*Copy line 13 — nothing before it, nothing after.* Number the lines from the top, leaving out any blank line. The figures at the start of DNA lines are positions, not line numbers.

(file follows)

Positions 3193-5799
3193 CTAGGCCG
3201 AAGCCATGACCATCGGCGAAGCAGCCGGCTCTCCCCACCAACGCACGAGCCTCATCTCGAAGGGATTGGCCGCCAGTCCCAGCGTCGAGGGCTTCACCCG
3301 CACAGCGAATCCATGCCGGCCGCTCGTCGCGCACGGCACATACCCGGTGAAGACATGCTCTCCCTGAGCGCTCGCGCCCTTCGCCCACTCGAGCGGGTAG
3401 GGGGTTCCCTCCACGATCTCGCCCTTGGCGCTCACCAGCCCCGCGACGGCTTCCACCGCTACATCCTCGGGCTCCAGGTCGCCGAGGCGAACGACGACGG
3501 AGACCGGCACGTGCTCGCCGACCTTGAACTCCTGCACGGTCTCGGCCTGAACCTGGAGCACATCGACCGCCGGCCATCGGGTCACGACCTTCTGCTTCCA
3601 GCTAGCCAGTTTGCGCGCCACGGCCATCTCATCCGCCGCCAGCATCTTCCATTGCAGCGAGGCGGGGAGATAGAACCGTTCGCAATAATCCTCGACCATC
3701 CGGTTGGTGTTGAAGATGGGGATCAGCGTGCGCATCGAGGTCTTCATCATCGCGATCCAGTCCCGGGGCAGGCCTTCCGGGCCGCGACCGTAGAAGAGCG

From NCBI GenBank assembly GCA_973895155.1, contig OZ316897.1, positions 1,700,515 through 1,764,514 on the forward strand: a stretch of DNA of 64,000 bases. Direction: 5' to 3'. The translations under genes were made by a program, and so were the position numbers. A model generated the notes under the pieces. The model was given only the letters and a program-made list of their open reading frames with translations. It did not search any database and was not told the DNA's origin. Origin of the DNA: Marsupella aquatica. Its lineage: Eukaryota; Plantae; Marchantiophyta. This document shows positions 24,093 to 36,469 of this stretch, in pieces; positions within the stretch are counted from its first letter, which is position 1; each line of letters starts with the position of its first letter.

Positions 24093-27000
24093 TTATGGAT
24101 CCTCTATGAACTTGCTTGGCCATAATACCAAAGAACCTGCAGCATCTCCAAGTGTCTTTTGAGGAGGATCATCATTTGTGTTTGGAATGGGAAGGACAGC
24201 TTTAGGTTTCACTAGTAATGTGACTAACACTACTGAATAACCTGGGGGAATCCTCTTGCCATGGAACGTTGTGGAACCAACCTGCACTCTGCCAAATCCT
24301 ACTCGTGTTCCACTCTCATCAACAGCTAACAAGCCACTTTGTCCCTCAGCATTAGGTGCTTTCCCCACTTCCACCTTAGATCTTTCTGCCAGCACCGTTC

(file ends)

24201 TTTAGGTTTCACTAGTAATGTGACTAACACTACTGAATAACCTGGGGGAATCCTCTTGCCATGGAACGTTGTGGAACCAACCTGCACTCTGCCAAATCCT